The South Devon Railway (SDR) has announced that its recent Second Round bid application to the Department of Culture, Media and Sport’s (DCMS) ‘Culture Recovery Fund for Heritage’ (CRFH) for financial support has been successful.
The SDR will now receive a CRFH Round 2 grant of £165,900, all of which will help the seven-mile former GWR branch line recover from the enforced closure of the railway since March 2020, during the ongoing COVID-19 pandemic.
In addition, the SDR has also been informed recently that it has been offered an additional award up to a maximum of £257,800 to re-inflate its cash reserves to a value of eight weeks, based on average annual turnover and projected unrestricted reserves at July 2021, which is a further significant boost to the SDR. The ‘Culture Recovery Fund for Heritage’ fund was created by DCMS to help heritage organisations nationally survive and recover from the impact of the COVID-19 pandemic.
The success of this further CRFH application is fundamental to the immediate future of the SDR as it enables it, along with SDR support organisations, to prepare for the planned reopening of the railway on 17th May, 2021, and beyond.
Commenting on the grant award, SDR Chairman Jon Morton said: “We are all bowled over to have received this second round of grant support and offer towards our reserves thanks to the Department of Culture Media and Sport, the National Heritage Memorial Fund and Historic England. It’s really fantastic news for us and so greatly appreciated!
‘It will certainly provide us with the additional vital financial lifeline needed for the railway’s continued survival, and we are confident that all of the projects to gain support will help get the much-loved steam trains of the South Devon Railway running normally again very soon, hopefully in May.
‘From all sources, including these latest grants, we have now raised or received a wonderful amount of financial help, totalling £1,325,194.03 and we are still raising money to try and get to our next fund raising target of £2 million!
‘All of this vitally needed money will be applied to safeguard the railway for the future and hopefully put us back on track for running steam trains in 2021 and beyond, but we are not flush with money as some might now think – far from it!
‘So, the really hard work for us starts soon, and we must carry on fundraising for the future too, and like never before, in order to catch up with raising more cash for vital infrastructure investment that simply cannot be covered by our limited annual operating income alone.
‘We plan to do this in 2021 with the launch of our new share appeal and changed status as a Charitable Community Benefit Society (CCBS).
‘Raising funds never ends for us because heritage steam railways are increasingly expensive to run, and our new CCBS status will help us to achieve keeping our bold ambition of running GWR era steam trains well into the future.”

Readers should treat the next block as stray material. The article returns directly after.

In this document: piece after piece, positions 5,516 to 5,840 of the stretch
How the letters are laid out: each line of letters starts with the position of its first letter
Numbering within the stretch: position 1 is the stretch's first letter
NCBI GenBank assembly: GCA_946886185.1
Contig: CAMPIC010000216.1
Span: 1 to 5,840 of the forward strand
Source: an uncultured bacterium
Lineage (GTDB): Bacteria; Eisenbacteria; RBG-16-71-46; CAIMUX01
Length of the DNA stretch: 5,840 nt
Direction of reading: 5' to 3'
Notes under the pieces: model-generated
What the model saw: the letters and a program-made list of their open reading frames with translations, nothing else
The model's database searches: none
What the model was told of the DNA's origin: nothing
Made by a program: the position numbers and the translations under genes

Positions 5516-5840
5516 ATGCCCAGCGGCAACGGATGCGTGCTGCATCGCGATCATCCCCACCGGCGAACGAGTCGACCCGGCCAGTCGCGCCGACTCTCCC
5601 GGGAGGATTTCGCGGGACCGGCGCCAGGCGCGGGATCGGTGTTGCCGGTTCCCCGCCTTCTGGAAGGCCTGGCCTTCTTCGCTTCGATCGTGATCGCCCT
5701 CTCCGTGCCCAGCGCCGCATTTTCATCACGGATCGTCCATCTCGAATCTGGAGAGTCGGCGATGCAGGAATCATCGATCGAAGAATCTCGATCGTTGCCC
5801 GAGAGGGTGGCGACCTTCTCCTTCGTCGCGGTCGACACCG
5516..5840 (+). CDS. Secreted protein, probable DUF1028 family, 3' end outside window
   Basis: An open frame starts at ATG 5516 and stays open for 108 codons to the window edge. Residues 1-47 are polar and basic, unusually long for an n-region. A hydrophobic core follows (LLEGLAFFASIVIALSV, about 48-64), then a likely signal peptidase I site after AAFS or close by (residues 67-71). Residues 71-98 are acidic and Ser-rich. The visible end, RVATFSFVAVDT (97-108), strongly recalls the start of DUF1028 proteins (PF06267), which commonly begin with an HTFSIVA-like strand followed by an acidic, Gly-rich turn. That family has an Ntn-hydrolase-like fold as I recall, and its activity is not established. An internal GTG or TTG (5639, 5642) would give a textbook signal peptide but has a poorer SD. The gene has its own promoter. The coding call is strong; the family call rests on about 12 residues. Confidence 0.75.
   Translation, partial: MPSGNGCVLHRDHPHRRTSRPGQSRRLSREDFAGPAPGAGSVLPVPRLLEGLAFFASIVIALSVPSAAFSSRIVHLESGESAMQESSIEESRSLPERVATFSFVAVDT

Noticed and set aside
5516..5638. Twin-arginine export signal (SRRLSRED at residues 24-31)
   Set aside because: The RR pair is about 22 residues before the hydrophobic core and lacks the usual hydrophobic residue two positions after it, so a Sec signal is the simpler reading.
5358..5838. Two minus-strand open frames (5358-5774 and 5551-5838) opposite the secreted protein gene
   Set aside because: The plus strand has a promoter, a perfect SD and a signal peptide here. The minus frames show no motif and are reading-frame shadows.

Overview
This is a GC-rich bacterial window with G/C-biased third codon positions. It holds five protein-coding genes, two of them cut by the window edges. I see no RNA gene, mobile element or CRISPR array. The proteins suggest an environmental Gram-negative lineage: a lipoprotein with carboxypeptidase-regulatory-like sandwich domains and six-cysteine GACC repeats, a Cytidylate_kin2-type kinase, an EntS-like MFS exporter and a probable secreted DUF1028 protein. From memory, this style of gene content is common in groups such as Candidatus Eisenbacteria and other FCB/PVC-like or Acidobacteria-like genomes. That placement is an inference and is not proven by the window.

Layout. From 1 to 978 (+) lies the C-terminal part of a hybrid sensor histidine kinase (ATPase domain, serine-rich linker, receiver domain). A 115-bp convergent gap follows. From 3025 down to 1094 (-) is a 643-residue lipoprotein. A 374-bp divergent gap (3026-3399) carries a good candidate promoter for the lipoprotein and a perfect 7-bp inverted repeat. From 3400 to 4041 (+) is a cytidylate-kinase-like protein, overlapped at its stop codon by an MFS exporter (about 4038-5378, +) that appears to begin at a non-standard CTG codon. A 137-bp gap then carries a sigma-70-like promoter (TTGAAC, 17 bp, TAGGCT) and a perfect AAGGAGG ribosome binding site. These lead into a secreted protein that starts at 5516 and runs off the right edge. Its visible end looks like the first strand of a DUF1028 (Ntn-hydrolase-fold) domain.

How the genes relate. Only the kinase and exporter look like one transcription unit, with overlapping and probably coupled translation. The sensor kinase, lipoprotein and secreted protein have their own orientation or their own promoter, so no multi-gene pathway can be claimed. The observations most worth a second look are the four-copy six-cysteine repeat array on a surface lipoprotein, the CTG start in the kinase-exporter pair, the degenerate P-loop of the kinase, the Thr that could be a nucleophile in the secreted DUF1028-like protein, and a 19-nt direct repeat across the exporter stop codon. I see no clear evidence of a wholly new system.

However, the way the SDR is run in the future may look very different. With the very real prospect of no more British mined coal being available from 2022, and organisations such as heritage steam railways potentially being reliant on more expensive, less-efficient and more-polluting overseas coal instead, options are being thought about for the South Devon Railway to consider electrification of the scenic seven-mile line as an alternative to using steam or diesel engines in the future.
SDR spokeswoman Flora Poil comments: “Whilst we’re currently trying to work our way out of the COVID-19 situation this year and our steam trains will definitely run in 2021, it could be the last year of steam operations because our coal supplies will run out soon and the expensive, overseas import options leave us caught between a rock and a hard place, sadly.
‘So, we may have to consider the ‘nuclear’ option of electrifying our beautiful railway complete with ugly overhead wires and catenary gantries to keep the trains running, but we’re looking into a post-Brexit deal on the overhead equipment sourced from redundant Channel Tunnel stores.
‘We would not be allowed to use a third rail current collection system alongside the track similar to London Underground trains under current regulations, although the recently withdrawn 1938 Tube stock from the Isle of Wight might yet be an option for us if we can source a big enough car battery to power them.
‘The new generation of battery powered trains being developed are way beyond our means too, so that option is not possible, although we are looking at some of the commercially available heat-logs from Aldi and Lidl that might fuel steam locos.
‘So, we’re now considering installing a hydro-electric generating station under our bridge over the wide part of the River Dart at Nursery Pool near Buckfastleigh, which could generate enough power to run one of the older main-line 25Kv overhead electric trains now being withdrawn from service for a fraction of the cost of battery power, and we could probably run our normal coaches with that type of loco.”